As a new leader, you have one key self-reflective question you should ask yourself anytime you feel angry, frustrated, anxious, or emotionally charged: What fear might be behind this? Very often, the reason you’re so upset is that you’re fearful that you will lose something, or not get something you feel you deserved. As a leader, you will learn that your fear, wherever it comes from, will be your biggest enemy and inhibitor. Nothing will twist your actions, decisions, and attitude as much as being afraid that you’re not going to get the [fill-in-the-blank: recognition, compensation, acknowledgment, admiration, respect] that you think you deserve. The journey to the center of yourself takes courage because it involves confronting your fears.

Knowing Yourself and Leading Others

The value of self-discovery is that it helps you take personal inventory of everything that makes you you. Knowing yourself will also help you better understand those around you. While your values, thoughts, and emotions are uniquely your own, they are also universally felt. They will help you relate to the people you’re leading. As you advance as a leader, in influence, power, and stature, people will want to know that, at the core human level, you haven’t forgotten that you are just like them.

They need to know that when they are upset, overwhelmed, or feeling insecure. You should know where they’re coming from because you know what it’s like to feel those feelings. They understand that you may operate at a higher rung on the organizational ladder, but they want to know that you get where they are coming from, that you are made of the same gooey human source material, and that you have had, and can relate to, their hopes and hurts.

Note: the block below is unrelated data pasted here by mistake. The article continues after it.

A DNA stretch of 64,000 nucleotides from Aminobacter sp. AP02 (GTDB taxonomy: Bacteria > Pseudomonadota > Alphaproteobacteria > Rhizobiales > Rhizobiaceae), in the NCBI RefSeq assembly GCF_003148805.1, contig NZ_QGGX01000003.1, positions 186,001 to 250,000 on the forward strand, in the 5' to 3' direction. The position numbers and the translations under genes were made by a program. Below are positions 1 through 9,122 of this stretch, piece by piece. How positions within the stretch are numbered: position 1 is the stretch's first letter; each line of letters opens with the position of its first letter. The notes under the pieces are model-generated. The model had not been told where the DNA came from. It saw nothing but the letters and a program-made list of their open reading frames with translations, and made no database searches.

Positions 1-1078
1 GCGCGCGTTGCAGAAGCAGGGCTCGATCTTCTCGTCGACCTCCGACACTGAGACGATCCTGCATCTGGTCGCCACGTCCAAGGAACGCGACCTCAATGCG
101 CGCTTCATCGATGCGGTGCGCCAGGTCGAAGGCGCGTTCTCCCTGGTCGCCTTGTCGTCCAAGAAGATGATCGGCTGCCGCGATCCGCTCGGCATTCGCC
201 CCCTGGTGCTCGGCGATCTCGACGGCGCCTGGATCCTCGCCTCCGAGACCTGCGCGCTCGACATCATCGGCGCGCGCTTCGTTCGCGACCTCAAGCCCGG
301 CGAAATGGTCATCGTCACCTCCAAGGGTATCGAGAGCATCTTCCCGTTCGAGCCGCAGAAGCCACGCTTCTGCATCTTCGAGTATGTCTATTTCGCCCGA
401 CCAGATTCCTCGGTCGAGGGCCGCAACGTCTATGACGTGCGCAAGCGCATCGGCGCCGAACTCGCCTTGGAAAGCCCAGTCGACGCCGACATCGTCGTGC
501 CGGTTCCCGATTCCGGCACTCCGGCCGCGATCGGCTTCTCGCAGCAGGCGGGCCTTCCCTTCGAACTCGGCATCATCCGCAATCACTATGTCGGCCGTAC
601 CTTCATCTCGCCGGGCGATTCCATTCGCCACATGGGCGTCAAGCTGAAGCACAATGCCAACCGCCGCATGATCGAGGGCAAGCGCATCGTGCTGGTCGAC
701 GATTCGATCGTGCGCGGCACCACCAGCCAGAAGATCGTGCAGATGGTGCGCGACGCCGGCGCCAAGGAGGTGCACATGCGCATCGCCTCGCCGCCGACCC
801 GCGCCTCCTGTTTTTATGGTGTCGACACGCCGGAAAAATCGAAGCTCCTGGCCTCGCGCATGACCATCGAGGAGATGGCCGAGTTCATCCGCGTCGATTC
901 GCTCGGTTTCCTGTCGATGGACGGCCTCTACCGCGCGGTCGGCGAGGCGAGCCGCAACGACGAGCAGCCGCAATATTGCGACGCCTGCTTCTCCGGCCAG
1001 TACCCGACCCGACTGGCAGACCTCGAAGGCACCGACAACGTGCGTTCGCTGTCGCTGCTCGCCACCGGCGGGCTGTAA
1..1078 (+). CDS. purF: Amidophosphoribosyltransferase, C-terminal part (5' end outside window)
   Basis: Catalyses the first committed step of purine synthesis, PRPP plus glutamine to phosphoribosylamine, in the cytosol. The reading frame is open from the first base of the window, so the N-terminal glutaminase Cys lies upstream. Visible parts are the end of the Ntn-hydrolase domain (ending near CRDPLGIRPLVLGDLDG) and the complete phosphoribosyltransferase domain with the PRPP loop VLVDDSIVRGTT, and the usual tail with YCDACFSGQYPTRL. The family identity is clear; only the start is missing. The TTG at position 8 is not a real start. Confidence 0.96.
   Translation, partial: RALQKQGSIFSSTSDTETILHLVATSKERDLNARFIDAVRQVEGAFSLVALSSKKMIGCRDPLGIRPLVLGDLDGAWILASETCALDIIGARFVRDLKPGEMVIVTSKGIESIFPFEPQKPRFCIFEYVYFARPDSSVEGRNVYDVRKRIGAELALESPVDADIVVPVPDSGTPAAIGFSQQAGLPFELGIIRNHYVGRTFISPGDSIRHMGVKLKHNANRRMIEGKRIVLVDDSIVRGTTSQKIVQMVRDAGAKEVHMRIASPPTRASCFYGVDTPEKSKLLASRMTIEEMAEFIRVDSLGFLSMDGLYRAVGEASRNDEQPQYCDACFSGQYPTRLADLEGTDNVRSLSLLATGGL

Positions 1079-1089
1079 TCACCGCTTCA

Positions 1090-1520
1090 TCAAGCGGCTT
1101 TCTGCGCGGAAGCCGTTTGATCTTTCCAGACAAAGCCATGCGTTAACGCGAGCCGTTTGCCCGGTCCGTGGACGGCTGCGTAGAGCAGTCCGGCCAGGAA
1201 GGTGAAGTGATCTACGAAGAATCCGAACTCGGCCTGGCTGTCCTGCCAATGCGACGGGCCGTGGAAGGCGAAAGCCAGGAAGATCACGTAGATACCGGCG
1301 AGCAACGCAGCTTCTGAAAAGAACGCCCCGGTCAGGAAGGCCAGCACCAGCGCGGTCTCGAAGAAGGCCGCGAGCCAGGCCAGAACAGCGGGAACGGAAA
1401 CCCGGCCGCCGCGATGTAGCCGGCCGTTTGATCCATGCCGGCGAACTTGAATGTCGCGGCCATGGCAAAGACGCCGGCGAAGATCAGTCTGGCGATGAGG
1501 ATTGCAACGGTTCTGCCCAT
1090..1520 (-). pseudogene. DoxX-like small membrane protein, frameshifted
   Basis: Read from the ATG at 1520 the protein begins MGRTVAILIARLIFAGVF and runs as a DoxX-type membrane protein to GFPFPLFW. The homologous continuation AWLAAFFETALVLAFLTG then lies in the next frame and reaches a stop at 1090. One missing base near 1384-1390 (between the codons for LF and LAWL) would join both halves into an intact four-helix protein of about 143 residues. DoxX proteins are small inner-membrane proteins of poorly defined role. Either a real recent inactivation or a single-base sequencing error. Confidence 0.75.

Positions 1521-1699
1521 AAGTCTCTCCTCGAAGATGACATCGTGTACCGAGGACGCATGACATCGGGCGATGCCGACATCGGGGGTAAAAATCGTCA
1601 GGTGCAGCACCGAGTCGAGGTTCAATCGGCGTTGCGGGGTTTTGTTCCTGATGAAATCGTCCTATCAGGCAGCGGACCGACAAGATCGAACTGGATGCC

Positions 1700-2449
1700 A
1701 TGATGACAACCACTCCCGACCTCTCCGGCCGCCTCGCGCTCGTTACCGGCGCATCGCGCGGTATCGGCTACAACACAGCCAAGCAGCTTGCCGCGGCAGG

People’s insides always affect their outsides.

When you’re in a leadership role, it’s vital to have a clear understanding of human nature. You will spend the bulk of your time dealing with human beings and all their fickle insecurities and eccentricities. Self-awareness is a key differentiator between successful and unsuccessful leaders. People’s insides always affect their outsides. Knowing how people’s emotions impact their morale, well-being, and performance is a first-order responsibility.

After taking a personal inventory of your own emotional disposition and understanding how your emotions impact others, you will be much less perplexed when you see human idiosyncrasies interfere with people’s work performance and productivity–as they often will.

This post is based on an excerpt from Leadership Two Words at a Time: Simple Truths for Leading Complicated People.

Bill Treasurer

About Bill Treasurer

Bill Treasurer is a bestselling author, leadership consultant, and creator of Q Cards. He is the founder of Giant Leap Consulting, a courage-building company, and the author of the international bestseller, Courage Goes to Work. His workshops have been taught to thousands of executives in eleven countries on five continents. For more than two decades, Bill has designed and delivered programs for emerging and experienced leaders from such organizations as NASA, Saks Fifth Avenue, Lenovo, eBay, UBS Bank, Spanx, the Pittsburgh Pirates, and the U.S. Department of Veterans Affairs. Prior to founding Giant Leap Consulting, Bill served as an executive in Accenture’s change management and human performance practice, eventually becoming the $35 billion company’s first full-time internal executive coach.